But Darth: he say it all all right. So: it all all right. Even if it mean. We be beings. Five-hundred years, rolled back into the past.

This, here, lost in the way-back-when, is where Americans now are.

Bringing new meaning, to the final words of the Great American Novel, The Great Gatsby:

So we beat on, boats against the current, borne back ceaselessly into the past.

I have always had a lot of feeling for the right and wise and true thing that John Mellencamp once said:

People are really involved, and rightfully so, in their own lives. You can’t say anything negative about people not being informed, because they don’t have time to be informed. It’s a hard world to get a break in.

This is absolutely true.

But, we are having a problem here.

For, these days, even if people wished to become informed, they can not.

For from all and every of their news-feed, they can become informed only that the former vice-president of the United States says absolutely that there was no “torture,” that anyway any alleged “torturing” of innocents was absolutely necessary to keep the nation safe, that true “torture” is cabined but to “what the al Qaeda terrorists did to 3,000 Americans on 9/11,” and that, if through torture, the fuckin’ witch don’t burn, then the goddam bitch should drown.

They, the American people, trying to draw Truth from all this, are awash in that world, latterly described by George Orwell, in “Looking Back On The Spanish War:”

I remember saying once to Arthur Koestler, ‘History stopped in 1936’, at which he nodded in immediate understanding. We were both thinking of totalitarianism in general, but more particularly of the Spanish civil war. Early in life I have noticed that no event is ever correctly reported in a newspaper, but in Spain, for the first time, I saw newspaper reports which did not bear any relation to the facts, not even the relationship which is implied in an ordinary lie. I saw great battles reported where there had been no fighting, and complete silence where hundreds of men had been killed. I saw troops who had fought bravely denounced as cowards and traitors, and others who had never seen a shot fired hailed as the heroes of imaginary victories; and I saw newspapers in London retailing these lies and eager intellectuals building emotional superstructures over events that had never happened. I saw, in fact, history being written not in terms of what happened but of what ought to have happened according to various ‘party lines’ . . . .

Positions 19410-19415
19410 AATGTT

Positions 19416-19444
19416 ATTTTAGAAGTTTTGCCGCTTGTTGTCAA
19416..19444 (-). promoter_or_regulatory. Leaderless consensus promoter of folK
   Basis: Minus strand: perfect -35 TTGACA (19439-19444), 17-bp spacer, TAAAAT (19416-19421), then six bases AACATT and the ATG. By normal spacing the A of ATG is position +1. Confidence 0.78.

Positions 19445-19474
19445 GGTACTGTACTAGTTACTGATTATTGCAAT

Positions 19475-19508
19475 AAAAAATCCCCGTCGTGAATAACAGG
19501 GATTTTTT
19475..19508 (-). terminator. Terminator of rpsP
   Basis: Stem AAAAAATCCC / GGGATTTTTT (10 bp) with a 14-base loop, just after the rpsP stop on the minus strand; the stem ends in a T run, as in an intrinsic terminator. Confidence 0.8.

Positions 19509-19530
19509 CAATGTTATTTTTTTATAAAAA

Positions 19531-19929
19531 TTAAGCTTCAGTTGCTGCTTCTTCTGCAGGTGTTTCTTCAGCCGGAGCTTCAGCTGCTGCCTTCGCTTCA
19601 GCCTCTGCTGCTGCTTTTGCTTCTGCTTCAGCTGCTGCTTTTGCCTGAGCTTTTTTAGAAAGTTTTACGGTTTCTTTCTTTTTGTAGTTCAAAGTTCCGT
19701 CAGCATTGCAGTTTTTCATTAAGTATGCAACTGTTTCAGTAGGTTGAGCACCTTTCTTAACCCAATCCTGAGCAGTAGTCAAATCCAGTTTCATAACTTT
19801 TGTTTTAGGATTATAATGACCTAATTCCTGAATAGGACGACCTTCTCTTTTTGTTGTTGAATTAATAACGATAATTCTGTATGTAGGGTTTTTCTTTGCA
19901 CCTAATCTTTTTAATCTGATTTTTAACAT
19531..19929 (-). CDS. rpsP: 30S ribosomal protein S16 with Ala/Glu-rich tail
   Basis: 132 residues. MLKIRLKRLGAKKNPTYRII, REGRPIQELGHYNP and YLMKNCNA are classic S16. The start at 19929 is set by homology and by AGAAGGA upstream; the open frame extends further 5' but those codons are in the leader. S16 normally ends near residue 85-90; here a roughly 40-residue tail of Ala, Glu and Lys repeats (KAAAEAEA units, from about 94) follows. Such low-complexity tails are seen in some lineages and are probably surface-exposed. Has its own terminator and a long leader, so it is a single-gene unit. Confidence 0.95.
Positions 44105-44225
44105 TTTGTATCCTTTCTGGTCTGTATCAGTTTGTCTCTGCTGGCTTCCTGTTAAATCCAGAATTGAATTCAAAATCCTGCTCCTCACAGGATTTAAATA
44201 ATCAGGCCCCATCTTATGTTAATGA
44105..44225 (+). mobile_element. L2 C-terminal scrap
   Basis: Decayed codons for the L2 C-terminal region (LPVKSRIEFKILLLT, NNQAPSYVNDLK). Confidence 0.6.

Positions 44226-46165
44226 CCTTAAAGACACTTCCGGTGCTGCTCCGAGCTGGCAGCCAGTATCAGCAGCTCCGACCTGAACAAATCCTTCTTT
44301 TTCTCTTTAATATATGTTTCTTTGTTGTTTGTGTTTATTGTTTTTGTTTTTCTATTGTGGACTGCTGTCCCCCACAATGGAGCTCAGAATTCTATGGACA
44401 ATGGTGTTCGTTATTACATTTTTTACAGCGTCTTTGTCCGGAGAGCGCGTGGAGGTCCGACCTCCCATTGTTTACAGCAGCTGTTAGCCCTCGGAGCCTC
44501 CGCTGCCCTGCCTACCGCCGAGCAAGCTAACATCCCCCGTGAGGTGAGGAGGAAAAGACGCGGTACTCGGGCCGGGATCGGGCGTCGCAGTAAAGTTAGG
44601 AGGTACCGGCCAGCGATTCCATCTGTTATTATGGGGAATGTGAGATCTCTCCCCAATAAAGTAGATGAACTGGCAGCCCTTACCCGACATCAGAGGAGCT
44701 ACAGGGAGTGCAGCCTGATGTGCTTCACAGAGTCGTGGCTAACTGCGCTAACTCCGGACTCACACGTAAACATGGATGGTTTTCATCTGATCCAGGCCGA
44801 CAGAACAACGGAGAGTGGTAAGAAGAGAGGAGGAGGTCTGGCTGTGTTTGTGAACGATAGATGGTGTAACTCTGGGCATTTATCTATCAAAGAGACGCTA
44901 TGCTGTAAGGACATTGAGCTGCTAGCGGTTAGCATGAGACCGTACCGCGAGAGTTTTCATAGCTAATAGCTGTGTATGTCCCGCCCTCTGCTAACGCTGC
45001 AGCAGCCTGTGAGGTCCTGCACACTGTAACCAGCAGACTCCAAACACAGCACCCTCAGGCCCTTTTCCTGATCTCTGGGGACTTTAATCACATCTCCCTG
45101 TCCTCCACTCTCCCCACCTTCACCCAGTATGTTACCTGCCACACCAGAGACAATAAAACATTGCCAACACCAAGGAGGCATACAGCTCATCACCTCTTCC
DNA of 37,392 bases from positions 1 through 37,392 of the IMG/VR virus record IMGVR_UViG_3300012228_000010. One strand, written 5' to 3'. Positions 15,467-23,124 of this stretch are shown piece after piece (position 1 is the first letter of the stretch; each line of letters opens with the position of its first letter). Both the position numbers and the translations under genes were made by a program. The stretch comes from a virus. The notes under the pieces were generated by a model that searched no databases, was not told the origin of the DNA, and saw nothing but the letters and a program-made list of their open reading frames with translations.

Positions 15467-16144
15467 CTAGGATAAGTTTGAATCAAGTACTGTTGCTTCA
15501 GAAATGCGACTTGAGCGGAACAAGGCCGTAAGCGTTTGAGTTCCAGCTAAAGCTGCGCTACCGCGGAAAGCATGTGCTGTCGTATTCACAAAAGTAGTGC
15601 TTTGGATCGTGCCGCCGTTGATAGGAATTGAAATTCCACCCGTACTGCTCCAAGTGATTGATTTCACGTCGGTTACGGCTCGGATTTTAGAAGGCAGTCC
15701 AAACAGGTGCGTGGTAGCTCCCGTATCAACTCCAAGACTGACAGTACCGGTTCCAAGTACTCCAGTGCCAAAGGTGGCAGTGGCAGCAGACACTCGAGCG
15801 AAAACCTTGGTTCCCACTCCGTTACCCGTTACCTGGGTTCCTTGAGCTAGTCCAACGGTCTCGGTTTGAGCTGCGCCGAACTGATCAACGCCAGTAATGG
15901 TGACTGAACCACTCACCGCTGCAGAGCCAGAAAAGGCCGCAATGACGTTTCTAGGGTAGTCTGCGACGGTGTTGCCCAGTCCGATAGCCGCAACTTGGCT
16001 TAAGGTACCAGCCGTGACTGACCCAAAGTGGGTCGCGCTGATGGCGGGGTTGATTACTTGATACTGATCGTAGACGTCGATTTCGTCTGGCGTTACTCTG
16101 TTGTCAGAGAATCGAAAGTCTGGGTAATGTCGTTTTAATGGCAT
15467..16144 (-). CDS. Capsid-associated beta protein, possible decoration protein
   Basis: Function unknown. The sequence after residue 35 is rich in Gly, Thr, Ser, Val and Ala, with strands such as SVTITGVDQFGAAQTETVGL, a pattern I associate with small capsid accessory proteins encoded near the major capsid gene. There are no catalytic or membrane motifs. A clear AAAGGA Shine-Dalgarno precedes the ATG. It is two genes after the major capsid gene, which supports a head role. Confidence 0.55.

This kind of thing is frightening to me, because it often gives me the feeling that the very concept of objective truth is fading out of the world. After all, the chances are that those lies, or at any rate similar lies, will pass into history . . . .

The lies of the Cheneys, foghorn blasted across all and every, are already passing into history. Just as Orwell described. There was no torture. Even if there was, it was justified. Even unto the drowning of the innocents. Because all The American People were kept safe. And anyone who complains, should most probably have been drowned, or flamed—bitchers—with the witches.

That 71% of Americans approve of torture—at least to “achieve our objective”—while 52% believe it is more harmful for the US to confess to engaging in torture, than the 29% who believe it is more harmful to actually engage in it, says, I respectfully suggest, to any serious person, that any serious change, is not going to come from any “political” process . . .  in which the likes of Darth Cheney, for the foreseeable future, shall always be allowed to hog the microphone.